I’m not missing what you’re saying: If the job isn’t there, why make contacts at the company? The reason is that the people you talk with (board members and other executives) have knowledge, insight, and contacts no one else has — including headhunters. You’re absolutely right: Companies will use their personal contacts to fill such vacancies. It’s important for you to focus on contacts because getting on the inside track is personal. Consider them a growing resource that you develop throughout your career. You never know how or when you’ll benefit from them. However, you will benefit.

When a board member taps an old friend for a board seat, that executive is not likely waiting around for a tap. The offer stems from a relationship that has developed over a period of years. So you see, you’re right about one thing. Employers do indeed use their network of personal contacts to make hires. What you’re wrong about is that “the direct approach” won’t work at your level. It will. (As an exec, you might be surprised to hear that garden-variety workers tell me you have to be a manager or executive for this to work!) But the direct approach is a long-term investment. It may not yield an instant payoff. It’s just one step toward your goal, and without taking that step, you will forever lose to people who introduced themselves long before any position came open.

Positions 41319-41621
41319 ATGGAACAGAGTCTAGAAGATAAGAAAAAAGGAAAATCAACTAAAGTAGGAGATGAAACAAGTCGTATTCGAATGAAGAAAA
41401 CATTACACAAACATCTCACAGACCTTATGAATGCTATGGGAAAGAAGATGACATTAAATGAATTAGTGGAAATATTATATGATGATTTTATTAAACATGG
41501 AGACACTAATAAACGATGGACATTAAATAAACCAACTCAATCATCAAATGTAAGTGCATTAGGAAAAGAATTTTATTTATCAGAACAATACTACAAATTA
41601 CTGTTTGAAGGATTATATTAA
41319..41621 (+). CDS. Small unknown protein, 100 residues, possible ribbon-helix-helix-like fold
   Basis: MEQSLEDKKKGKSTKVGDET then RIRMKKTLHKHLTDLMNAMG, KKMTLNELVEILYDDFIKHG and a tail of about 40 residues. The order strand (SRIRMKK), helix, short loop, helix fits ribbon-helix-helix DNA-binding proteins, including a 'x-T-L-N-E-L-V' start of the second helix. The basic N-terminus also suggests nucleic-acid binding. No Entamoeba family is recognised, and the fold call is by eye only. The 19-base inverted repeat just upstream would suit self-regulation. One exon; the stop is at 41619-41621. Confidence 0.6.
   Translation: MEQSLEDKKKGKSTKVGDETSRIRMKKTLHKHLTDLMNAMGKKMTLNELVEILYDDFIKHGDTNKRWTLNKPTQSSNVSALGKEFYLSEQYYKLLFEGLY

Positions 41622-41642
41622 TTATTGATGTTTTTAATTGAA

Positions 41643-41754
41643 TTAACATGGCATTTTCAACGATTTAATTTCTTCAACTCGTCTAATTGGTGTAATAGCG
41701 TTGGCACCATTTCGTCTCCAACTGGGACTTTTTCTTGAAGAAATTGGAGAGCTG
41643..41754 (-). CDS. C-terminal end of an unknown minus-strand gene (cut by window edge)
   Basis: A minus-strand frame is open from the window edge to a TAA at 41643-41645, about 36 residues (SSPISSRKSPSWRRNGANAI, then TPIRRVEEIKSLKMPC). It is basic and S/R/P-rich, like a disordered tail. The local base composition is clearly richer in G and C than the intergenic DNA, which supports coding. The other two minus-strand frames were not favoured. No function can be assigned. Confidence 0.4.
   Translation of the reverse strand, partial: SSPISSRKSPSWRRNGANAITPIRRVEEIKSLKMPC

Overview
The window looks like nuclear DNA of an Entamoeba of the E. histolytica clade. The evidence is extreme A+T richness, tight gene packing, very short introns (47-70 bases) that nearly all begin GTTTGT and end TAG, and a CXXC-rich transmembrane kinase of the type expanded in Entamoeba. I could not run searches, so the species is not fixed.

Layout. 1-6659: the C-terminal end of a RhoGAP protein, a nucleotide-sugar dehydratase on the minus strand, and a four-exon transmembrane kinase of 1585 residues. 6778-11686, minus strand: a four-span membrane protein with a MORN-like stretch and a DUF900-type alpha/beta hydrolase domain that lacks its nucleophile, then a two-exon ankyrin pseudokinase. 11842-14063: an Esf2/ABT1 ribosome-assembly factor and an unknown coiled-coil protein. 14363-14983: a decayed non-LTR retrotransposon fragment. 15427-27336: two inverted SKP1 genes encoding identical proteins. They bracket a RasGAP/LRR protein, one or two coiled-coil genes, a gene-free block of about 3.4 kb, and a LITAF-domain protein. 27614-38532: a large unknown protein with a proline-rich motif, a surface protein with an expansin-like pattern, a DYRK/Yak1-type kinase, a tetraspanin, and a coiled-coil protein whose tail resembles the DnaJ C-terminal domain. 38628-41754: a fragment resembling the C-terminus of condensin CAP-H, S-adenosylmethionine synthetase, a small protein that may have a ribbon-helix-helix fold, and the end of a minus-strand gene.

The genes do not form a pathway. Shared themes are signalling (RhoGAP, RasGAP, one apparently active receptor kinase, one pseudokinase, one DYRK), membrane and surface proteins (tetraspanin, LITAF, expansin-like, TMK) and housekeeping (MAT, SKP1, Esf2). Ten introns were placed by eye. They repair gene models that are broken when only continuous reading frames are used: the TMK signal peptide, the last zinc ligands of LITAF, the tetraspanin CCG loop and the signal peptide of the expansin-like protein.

Top execs (and you!) can do it

As you note, headhunters do fill such positions. But they do the very thing you are suggesting won’t work. They contact board-level executives who are not themselves currently looking to fill or find jobs. These top execs are conduits to others who are looking. So, pick up the phone. Make the calls now — and make them regularly throughout your career. If you don’t, you will always be floundering in the wakes of people who have strong, long-term connections to one another.

You see, top execs don’t have it easier or harder than anyone else. Everyone has the same challenge: to make new friends in your field (or target field) all the time. When you’re actively looking for a job, don’t just look where the jobs are. Go to the right people, and they will lead you where you need to go. (For more on this, please read I don’t know anybody.)

For more information about board-level management, I suggest you check my friend Larry Stybel’s web site. It’s a resource for board-level executives, but it’s also an illuminating experience for everyone else who wonders what the atmosphere is like way up there.

Thanks for your kind words about Fearless Job Hunting I think you’ll find it useful when you get into the interview. For the next two weeks, all Ask The Headhunter PDF books are 50% off for the holidays. Just use discount code=WINTER50 at checkout. ORDER NOW!

Just how important is it to make your job search personal? If you have an experience that shows how crucial this can be, please share it to motivate others. Naysayers are welcome to post their stories, too.